Caritas Village housing project in Santa Rosa secures $1 million from county vintners
A $1 million gift by the Sonoma County Vintners Foundation is the latest sign of progress for the roughly $120 million Caritas Village, a combination housing and homeless shelter project slated for the northwest corner of downtown Santa Rosa.
The gift, announced last week, brings a fundraising campaign for the project, a joint effort of Catholic Charities of Santa Rosa and Burbank Housing, slightly closer to its $28 million goal. Public funds, such as tax credits and grants, are also eyed to help pay for the ambitious 46,000-square-foot project. It would include shelter space for 210 homeless people and 126 apartments for low-income renters.
“We are humbled to be able to help support a solution for those in need within our county,” said Michael Haney, executive director of the vintners’ foundation. “We could not have done this without the contributions of our wine community and generous donors.”
City Council approved the project in a whirlwind of back-to-back meetings earlier this year, including a unanimous key vote in a meeting held on Election Day in March. City staff had fast-tracked the project because it aligned with previous council goals to foster downtown housing, affordable housing and a bolstered response to homelessness.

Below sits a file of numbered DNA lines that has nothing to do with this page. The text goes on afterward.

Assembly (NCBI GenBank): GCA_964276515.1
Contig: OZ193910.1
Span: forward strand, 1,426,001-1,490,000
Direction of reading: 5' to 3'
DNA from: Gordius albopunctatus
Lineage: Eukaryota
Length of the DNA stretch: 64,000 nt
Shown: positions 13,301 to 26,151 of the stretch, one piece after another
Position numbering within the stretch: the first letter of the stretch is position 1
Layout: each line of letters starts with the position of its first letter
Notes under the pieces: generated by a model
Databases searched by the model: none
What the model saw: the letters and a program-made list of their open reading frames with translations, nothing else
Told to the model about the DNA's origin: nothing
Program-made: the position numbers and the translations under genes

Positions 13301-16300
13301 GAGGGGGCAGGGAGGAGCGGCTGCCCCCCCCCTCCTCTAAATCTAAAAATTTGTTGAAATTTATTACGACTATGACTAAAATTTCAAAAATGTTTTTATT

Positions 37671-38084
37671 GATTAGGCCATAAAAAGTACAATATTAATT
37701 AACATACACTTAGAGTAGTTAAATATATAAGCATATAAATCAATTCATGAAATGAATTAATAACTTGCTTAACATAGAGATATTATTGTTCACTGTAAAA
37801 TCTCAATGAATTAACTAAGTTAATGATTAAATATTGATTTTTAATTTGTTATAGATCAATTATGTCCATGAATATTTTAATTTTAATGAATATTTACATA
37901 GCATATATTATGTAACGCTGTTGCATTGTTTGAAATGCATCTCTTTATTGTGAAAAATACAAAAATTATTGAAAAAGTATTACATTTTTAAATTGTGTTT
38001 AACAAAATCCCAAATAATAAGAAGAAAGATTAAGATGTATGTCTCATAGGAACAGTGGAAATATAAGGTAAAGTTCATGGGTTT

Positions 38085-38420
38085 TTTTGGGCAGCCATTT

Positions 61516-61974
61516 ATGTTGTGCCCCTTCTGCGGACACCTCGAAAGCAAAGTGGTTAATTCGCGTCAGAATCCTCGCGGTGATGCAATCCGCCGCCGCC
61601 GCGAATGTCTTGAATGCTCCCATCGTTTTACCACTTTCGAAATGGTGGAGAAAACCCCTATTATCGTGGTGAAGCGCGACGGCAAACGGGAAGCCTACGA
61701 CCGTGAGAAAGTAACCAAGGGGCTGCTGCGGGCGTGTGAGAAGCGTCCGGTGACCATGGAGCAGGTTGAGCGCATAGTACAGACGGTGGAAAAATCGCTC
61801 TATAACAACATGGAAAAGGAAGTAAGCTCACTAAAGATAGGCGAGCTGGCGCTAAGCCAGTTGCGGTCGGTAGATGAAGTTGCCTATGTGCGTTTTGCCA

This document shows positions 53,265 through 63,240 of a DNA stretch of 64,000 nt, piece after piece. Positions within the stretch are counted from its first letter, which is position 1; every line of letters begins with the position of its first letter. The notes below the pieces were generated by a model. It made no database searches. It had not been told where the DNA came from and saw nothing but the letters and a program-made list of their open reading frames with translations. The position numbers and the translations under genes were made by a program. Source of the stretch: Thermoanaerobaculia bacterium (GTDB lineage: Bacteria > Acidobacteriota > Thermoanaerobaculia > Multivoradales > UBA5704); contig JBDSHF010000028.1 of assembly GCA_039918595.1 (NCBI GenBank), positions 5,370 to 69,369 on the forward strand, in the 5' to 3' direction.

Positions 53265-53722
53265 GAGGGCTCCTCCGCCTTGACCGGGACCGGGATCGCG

Caritas Village would require the demolition of several century-old buildings, transforming an entire block in the southernmost sector of the historic St. Rose neighborhood on the north side of the Santa Rosa Plaza mall. Construction was tentatively set to begin early next year when City Council gave its blessing, though that schedule was contingent on funding.
Catholic Charities, the main homeless services provider in Sonoma County, already operates a shelter and drop-in center on the site.
Catholic Charities’ fundraising proceeds will go toward Caritas Center, the homeless services-oriented side of the project, which is estimated to cost $45 million. The apartments, dubbed Caritas Homes, is estimated to cost $75 million, and that side of the project is being managed by Burbank Housing.
With $1 million from the vintners, Catholic Charities is now at almost $24 million of its $28 million capital campaign goal, said Len Marabella, the chief executive officer.
The nonprofit had planned an investors’ briefing in late August via Zoom, but that had to be canceled due to the lightning-sparked fires that broke out last month, Marabella said.
“Instead we were able to have one-on-one conversations with many of the investors to share the good news about the campaign, and our entitlement status, and our project progress,” Marabella said in a statement.
You can reach Staff Writer Will Schmitt at 707-521-5207 or email@example.com. On Twitter @wsreports.